Psychological Science

Benign Violations : Making Immoral Behavior Funny
A. Peter McGraw and Caleb Warren
Psychological Science published online 29 June 2010
DOI: 10.1177/0956797610376073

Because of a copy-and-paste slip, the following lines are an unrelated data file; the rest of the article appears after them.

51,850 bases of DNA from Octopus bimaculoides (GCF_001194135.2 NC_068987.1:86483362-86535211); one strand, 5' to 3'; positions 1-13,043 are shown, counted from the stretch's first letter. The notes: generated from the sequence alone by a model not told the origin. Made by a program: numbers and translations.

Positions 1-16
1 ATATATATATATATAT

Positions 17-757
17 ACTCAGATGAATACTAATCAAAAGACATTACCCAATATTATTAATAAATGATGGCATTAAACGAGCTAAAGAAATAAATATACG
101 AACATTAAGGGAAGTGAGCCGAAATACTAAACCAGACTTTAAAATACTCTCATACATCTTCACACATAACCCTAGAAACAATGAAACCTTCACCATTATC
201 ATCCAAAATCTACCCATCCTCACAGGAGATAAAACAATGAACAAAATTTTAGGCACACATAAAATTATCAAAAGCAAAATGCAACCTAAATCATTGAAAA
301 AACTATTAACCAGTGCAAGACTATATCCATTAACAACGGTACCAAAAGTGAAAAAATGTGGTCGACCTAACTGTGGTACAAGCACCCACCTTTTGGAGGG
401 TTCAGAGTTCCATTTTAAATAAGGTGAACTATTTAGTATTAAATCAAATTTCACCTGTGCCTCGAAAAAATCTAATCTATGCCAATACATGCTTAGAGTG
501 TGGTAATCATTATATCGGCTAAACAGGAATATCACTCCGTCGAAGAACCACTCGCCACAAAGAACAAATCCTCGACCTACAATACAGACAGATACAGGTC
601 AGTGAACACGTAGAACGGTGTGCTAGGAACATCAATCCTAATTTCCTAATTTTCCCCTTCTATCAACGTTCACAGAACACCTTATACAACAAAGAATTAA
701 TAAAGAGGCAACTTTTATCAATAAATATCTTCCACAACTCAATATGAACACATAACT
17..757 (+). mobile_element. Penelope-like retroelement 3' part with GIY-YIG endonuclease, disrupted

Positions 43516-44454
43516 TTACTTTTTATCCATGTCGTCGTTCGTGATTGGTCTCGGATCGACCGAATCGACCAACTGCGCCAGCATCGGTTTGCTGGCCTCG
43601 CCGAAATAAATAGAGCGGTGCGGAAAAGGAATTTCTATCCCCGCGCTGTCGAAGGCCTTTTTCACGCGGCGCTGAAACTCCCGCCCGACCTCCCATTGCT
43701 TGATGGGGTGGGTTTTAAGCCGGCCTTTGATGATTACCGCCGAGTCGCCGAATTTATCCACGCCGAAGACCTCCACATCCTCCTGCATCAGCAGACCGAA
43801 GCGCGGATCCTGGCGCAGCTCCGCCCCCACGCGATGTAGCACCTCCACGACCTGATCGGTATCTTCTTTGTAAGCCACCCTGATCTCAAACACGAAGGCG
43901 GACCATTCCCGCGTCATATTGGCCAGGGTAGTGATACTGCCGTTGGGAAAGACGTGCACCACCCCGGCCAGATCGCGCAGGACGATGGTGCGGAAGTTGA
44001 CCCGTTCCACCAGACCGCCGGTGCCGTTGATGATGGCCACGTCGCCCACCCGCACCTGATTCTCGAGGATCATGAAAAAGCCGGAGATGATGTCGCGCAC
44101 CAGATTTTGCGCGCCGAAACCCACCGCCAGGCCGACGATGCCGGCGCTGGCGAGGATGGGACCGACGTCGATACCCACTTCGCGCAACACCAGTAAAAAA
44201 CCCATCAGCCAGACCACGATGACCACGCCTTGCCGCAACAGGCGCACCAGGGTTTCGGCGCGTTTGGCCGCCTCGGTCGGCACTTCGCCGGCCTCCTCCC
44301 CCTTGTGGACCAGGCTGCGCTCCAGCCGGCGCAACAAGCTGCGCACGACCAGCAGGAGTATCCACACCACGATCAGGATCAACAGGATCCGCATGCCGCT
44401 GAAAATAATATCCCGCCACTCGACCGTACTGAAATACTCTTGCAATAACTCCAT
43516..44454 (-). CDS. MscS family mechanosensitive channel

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Furthermore. Humor even helps how the world ought to be (Freud. Peter McGraw. Five experimental studies show that benign moral violations tend to elicit laughter and amusement in addition to disgust. We tested the benign-violation hypothesis in the domain of moral psychology. 2000). & Haidt. and alleviates conflict between people with different E-mail: peter. 2001. University of tion and admiration. Provine. We hypothesize that humor is elicited by benign violations and show that moral violations Theories of Humor that simultaneously seem benign elicit laughter and amuse.1177/0956797610376073 http://pss. typically suggest pain (Gervais & Wilson. embarrassment. Leeds School of Business. Theories of humor. 2007). such as disgust. UCB 419. We investigated three conditions that make a violation benign and thus humorous: (a) the presence of an alternative norm suggesting that the situation is acceptable. disgust. Since the dawn of Western thought. and mates (Martin. or tension release tous. mixed emotions.sagepub. and physical benefits. 1928). 1928. CO 80309 A. Boulder. 2007.sagepub. superiority (Gruner. Colorado. And emotion of amusement and the tendency to laugh (Gervais & general humor theories. (b) weak commitment to the violated norm. 1992). It attracts atten. Imada. Martin. unintentionally Wyer & Collins. Kring. worldviews (Gervais & Wilson.nav DOI: 10. seemingly disparate conditions seem to facilitate humor. scientists. such as jokes (Raskin. rather than amusement (Rozin. and physical 1998). ceived violation. Veatch. 2005. often erroneously predict humor. grief. such as incongruity humor is important to psychological science. moral judgment. observation. Lowery. assert superiority. 1998).1177/0956797610376073 Research Article Psychological Science Benign Violations: Making Immoral XX(X) 1­–9 © The Author(s) 2010 Reprints and permission: Behavior Funny sagepub. 1985) or irony (Giora. Humor is ubiqui. 2010 as doi:10. A. that the very same types of normative breaches elicit negative Martin. 1997). 1972). laughter Received 9/23/09. which address narrow Humor Is Important sources of humor. 1997. Keywords humor. or something that disrupts people’s sense of Young. Gruner. however. ubiquitous phenomenon. however. particularly disgust. 2007. delineates social bound. Keltner & Bonanno. and suggests that humor can accompany negative emotion. where there is a strong documented association between moral violations and negative emotions. University of Colorado at Boulder Abstract Humor is an important. seeing a violation as both wrong and not wrong mediates behavioral displays of humor. Humor is a psychological state characterized by the positive 1995). emotions. Our account is consistent with evolutionary accounts of laughter.mcgraw@colorado. Peter McGraw and Caleb Warren Leeds School of Business. and comedians have tried to explain what makes things funny. which attempt to explain all types of Wilson. dates. (Suls. Capps. Veatch. as in the case daily conversation. Understanding humor by supposing broad antecedents. We integrate these conditions by suggesting that laughter and amusement result from violations that are simultaneously seen as emotion. Accepted 12/7/09 Theories of humor often suggest that humor requires a per. Martin. are incapable of explaining humor across domains. and (c) psychological distance from the violation. 2005. moral violations. & Heerey. psychological. ment in addition to disgust. For example. Keltner. 1985. Humor also bestows Corresponding Author: social. however. of some unexpected tragedies. Psychological Science OnlineFirst. Domain-specific theories. 1999). People of all ages and cultures experience humor in their (Freud. people cope with anxiety. 2010 . tend to suffer from one of two drawbacks. philosophers. 1997. entertainment choices and whom they select as friends. 2005. The pursuit of humor affects people’s killing a loved one would be incongruous. published on June Downloaded from pss. 2007). and imagination ( by SAGE Account on July 8. Moral psychology theories. explains humor across many domains. softens criticism.